Classic Horror and a Picture Perfect Ending

Movie adaptations of Frankenstein always miss the mark.  Sure they capture the morbid way in which the monster was made (from dead body parts).  They show the mayhem the creature causes. Some point out the folly of the scientist who created life just because he could.

Sadly, most versions omit the pathos of the rejected monster himself.  But in The Monsters’ Monster,  Patrick McDonnell’s children’s book about a similar science experiment gone wrong, readers get an ending that delights rather than chills.

Frankenstein by Mary Shelley, 1818

Post format:  A Tale of Two Books

Frankenstein was written by Mary Shelley in 1818.  It’s the story of Dr. Victor Frankenstein, a brilliant scientist consumed with making life.  When he succeeds, he is horrified by his creation and quickly abandons it.  The hapless creature is left to fend for itself.  In a number of touching scenes, Frankenstein’s creature tries to make friends and live among humans. But his hideousness scares everyone away.  Only then does he become crazed and murderous.  Shelley’s description of the monster’s super strength and speed is truly terrifying as is his relentless pursuit of the doctor who made and then denied him.  I’ve always thought this haunting, beautiful tale would lend itself more to a Masterpiece Theater series than a horror film.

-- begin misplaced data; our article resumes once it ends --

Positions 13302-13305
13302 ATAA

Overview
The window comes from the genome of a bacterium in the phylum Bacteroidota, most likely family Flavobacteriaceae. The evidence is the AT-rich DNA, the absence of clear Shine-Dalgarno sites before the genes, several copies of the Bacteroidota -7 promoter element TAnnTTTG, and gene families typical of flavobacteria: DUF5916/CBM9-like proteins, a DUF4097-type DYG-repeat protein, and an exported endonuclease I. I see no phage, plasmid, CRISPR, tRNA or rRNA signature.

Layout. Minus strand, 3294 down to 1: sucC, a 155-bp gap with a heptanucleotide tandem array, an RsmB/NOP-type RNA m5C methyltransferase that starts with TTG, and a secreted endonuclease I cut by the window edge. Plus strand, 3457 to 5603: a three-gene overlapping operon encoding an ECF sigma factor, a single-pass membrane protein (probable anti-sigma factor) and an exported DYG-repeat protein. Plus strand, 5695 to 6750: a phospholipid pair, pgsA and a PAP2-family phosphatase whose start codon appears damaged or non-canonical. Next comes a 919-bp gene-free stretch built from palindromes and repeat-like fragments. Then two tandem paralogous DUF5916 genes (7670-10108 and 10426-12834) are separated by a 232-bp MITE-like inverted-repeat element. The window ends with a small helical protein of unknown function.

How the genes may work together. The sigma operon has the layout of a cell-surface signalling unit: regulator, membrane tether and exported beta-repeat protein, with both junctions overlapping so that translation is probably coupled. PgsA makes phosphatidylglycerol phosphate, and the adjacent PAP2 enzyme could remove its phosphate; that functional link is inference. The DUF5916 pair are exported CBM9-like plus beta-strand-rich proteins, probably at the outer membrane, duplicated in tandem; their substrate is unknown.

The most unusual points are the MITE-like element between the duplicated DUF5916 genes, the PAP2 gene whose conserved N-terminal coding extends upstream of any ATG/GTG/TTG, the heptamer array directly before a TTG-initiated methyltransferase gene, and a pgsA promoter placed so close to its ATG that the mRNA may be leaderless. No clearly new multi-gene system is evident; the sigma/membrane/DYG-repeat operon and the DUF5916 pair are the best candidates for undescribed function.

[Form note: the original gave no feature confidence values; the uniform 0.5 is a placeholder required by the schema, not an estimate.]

The Monsters’ Monster by Patrick McDonnell, 2012

In McDonnell’s tale, The Monsters’ Monster, three monsters quarrel about who is the worst and then decide to settle the argument by making “the biggest, baddest monster EVER!”. But when a lightning bolt brings their creature to life, its first words to its creators are “dank you.”  Disappointed, they then watch helplessly as he gently pets the snakes and spiders around him.  His foray into the nearby village takes him to a bakery where he buys treats.  Unlike Dr. Frankenstein, the three monsters’ initial disgust with their creation turns into affection by the book’s end.  In a touching scene, the monster hands each one a warm, jelly doughnut and the group gazes happily into the sunset forgetting about being monsters at all.

Now The Monsters’ Monster is a picture book which pretty much guarantees a happy ending.  And yes, Frankenstein, considered the forerunner to today’s science fiction and horror genres, would have faded into obscurity without its tragic conclusion.  But anyone who takes the time to read Shelley’s original tale will feel for this creature.  While the terror makes for great storytelling, part of you will wish someone had rather just taken the time to accept him.

QUESTION:  Do you have a favorite horror book or movie?

A Challenging Read

I took a challenge recently, and it paid off.  READING WITHOUT WALLS  is a worldwide call to all readers that’s pretty simple.  Just read a book out of your comfort zone and see where it takes you.  My chosen book took me to Mars.  The Martian is a 2014 book written by Andy Weir.  Here’s more about this amazing tale and the challenge that inspired me to try it.